The limits of the stage, by Arturo Reverter

Los límites de la escena, por Arturo Reverter
Staging of Un Ballo in Maschera under the direction of Calixto Bieito

We are used today to opera performances with stagings taking strange directions. In an art which, as a matter of principle and from early baroque, is global, total or complete, being all those terms valid. Richard Wagner made it clear in his musical-dramatic-plastic-choreographic summas, in his musical dramas, where a series of complementary elements were put together in constructive synthesis; in what he used to call Gesamtkunstwerk, which we like to translate, as logically has always been the case, by “a complete work of art”.

In the early days, when it was customary to recite in singing Monteverdi-style, the voice was the fundamental vehicle for transmitting the affetti. The instruments of the orchestra were more or less suggested by the composer, who often was not explicit as to which ones were required. The musicians chose themselves the set of instruments according to convenience or availability; and so this was getting by. In late baroque and classicism, the remarks were already more precise in this and other aspects, but the vocal line, with all its florituras and its belcanto rules, remained the essential factor. The stars were born and still exist today, although in a different way. The romanticism kept on promoting the leading role of the vocal cords, even though the pit was growing, gaining ground and taking on a greater form. After all, the foundations had been laid in Italy, where the voice was essential, the uniform singing, the wonderful sound, with its overtones, produced by something as prosaic as a simple rubbing of two cartilages in the larynx. The genre became richer while moving towards the north ofEurope. Wagner gathered the Italianizing heritage and combined it with that of the young German romantics, Weber or Lortzing among others. And he created his own world of an exceptional complexity, in which the orchestra had almost managed to be equated with the human voice; and incorporated the other elements that made the opera a totum all but revolutum. And obviously, the pit was widened and the orchestras grew bigger and bigger.

Then the figure of the musical director appeared, a figure that was acquiring an unusual importance with Von Bülow or Richter, leaving the way open to all-consuming personalities like that of Toscanini. Although the singers were still essential, they had much less room to do what they pleased with the staves or to exercise their fantasy, as they would do formerly in da capo. Even though, sometimes, it was the composers themselves who made room for them. An heir of Toscanini, Muti, has recently established himself as a leader, a representative and a king of the kingdom of the batons. His authority was, and still is, very strong. Nevertheless, the balance between voice, pit and stage had not been upset, even if the latter, one must admit, was often left in a precarious state. It was necessary to give the stage – never more appropriately said – its space, and to serve one of the parts of the whole on an equal footing, even though, at least in the baroque, classic, romantic and postromantic opera, the voice must be the essential thing, in suitable doses. Along with Mahler, Roller was one of those who began paving the way in the Opera of Vienna. This direction was followed since then. The role of the stage director has been growing in a way unthinkable and exaggerated up to, in some cases, practically erasing from the map the other fields, the musical ones in the strict sense: voices, orchestra and baton.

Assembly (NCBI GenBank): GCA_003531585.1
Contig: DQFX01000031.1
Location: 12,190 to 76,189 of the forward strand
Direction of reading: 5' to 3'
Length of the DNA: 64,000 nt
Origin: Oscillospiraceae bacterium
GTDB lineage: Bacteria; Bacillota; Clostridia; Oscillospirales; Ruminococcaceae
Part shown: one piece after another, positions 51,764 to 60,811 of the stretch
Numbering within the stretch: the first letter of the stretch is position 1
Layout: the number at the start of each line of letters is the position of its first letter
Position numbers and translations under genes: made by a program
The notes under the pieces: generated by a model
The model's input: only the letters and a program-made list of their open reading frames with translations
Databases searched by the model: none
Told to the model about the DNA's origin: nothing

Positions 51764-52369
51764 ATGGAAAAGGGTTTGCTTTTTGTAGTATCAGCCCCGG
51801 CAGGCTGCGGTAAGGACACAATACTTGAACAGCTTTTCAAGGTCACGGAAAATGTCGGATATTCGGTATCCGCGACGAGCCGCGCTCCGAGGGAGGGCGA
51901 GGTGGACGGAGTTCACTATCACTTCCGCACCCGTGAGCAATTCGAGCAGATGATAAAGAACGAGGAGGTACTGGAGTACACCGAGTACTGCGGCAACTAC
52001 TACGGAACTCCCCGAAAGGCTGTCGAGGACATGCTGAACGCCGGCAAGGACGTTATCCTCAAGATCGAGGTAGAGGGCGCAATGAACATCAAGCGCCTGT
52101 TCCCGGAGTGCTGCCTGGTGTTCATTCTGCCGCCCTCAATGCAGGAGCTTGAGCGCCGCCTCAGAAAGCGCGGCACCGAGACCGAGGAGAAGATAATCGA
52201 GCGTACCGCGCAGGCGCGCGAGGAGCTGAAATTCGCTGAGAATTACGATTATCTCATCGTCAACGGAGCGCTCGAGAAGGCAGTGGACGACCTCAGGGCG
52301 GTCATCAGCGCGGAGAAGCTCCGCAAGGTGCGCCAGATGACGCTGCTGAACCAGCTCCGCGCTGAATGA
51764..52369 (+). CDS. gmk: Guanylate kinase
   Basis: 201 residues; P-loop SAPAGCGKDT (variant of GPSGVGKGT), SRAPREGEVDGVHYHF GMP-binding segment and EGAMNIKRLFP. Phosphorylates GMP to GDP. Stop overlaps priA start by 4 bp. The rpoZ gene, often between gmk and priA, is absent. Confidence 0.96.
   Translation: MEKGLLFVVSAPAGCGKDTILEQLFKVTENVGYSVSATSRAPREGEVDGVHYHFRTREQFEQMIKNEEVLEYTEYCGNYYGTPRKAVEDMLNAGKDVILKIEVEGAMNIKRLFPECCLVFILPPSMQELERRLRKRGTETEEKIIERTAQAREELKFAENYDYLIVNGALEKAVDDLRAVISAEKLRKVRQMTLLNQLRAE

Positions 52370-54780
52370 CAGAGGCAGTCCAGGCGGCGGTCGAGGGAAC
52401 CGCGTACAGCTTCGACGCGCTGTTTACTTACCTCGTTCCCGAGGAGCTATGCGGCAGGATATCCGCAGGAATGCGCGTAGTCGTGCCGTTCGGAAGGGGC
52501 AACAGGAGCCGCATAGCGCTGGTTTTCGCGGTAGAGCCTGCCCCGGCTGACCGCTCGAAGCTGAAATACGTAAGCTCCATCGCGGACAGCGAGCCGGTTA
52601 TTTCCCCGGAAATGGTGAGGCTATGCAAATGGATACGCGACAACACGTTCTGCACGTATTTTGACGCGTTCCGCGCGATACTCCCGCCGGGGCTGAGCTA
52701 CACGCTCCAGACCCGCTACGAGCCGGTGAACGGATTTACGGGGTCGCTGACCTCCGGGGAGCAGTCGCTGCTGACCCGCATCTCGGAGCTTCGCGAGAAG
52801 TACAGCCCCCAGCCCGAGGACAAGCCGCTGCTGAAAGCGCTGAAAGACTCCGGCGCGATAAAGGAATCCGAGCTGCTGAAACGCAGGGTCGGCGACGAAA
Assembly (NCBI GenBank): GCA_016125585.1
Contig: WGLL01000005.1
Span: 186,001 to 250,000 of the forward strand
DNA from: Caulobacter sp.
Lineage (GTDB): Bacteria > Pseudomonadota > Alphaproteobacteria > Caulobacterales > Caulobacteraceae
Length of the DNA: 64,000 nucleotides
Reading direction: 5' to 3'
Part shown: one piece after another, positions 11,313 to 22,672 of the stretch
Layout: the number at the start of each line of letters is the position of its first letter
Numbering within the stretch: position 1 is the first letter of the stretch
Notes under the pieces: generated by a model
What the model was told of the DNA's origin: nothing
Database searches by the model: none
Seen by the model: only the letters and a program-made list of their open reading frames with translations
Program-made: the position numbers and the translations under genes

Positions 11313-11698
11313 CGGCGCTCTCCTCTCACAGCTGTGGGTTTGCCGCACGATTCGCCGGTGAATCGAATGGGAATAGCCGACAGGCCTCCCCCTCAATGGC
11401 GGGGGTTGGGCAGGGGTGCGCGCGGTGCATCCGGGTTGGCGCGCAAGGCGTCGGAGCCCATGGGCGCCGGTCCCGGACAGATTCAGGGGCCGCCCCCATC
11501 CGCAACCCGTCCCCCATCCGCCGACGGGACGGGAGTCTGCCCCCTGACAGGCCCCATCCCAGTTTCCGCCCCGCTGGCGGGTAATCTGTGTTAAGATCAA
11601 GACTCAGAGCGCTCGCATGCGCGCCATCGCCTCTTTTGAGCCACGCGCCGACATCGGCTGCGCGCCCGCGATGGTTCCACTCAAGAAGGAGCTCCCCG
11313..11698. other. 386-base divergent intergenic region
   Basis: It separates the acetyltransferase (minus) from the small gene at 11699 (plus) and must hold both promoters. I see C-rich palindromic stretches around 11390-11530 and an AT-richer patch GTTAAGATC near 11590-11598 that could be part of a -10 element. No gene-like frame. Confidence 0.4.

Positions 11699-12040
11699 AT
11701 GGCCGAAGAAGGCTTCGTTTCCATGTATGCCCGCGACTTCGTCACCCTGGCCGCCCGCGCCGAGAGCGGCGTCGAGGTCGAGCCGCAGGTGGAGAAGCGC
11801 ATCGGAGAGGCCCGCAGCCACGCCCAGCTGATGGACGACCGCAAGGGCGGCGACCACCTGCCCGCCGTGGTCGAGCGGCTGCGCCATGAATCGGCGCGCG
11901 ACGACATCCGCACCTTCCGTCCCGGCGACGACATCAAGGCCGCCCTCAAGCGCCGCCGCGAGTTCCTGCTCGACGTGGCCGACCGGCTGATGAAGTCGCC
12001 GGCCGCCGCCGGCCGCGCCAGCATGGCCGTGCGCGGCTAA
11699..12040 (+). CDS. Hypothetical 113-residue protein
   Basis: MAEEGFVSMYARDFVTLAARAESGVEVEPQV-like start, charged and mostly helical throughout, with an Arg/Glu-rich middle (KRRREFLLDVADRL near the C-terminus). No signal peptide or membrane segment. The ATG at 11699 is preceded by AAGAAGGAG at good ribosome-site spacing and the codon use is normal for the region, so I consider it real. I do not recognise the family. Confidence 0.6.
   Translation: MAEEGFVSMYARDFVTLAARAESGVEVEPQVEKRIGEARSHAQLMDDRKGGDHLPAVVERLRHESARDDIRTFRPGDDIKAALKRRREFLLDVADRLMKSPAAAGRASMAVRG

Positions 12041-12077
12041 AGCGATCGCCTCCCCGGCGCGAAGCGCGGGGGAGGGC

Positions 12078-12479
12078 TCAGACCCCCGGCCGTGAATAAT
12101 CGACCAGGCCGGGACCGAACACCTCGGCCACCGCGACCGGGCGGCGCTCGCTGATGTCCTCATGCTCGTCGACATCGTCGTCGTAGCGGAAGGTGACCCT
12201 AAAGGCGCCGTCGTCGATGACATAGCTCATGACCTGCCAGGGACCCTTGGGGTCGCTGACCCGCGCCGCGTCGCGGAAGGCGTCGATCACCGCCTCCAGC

This situation is as unjust as the previous one. We have many and very recent examples all over the world. To name but one happening right now and in this country: the opera led by the Polish stage manager Krzysztof Warlikowski, who presented in the Real his production of King Roger by Szymanowski, released in Paris a couple of seasons ago and brought to Madrid by his mentor Gerard Mortier, the current artistic director in charge of the Theatre. It caused uproar in the French capital, repeated here on April 25. The boo was considerable, although not as monumental as in the Bastille. Certainly, the staging by the naughty and iconoclast stage director – the one of many who today do what they please – is open to criticism for the undersigned. However, it is not the point to analyze it here, as the corresponding chronicle will be published in the magazine. The point is to highlight exactly this fact, which has not been discussed practically in any way, and if it has been done, with much less focus: the place of the musical part, essential to understand a piece abstruse on its own. The titles have referred almost exclusively to the scenic production and criticism towards it has taken up most of the space. And it is unjust, because Paul Daniel did splendidly in the pit and obtained a high performance from the whole Theatre, and the voices, headed by a magnificent Mariusz Kwiecien, maintained a worthy tone. When will an end be put to the reign of these men of theatre, some coming from the cinema, who are allowed to harm and to betray without hesitating, and to change irremovable things of music and text in order to offer their personal vision instead of presenting the authentic poetical – musical content of the operas, within admissible limits, or looking for it at least?

Arturo Reverter

Published originally in Scherzo

Translation by Anna Boulova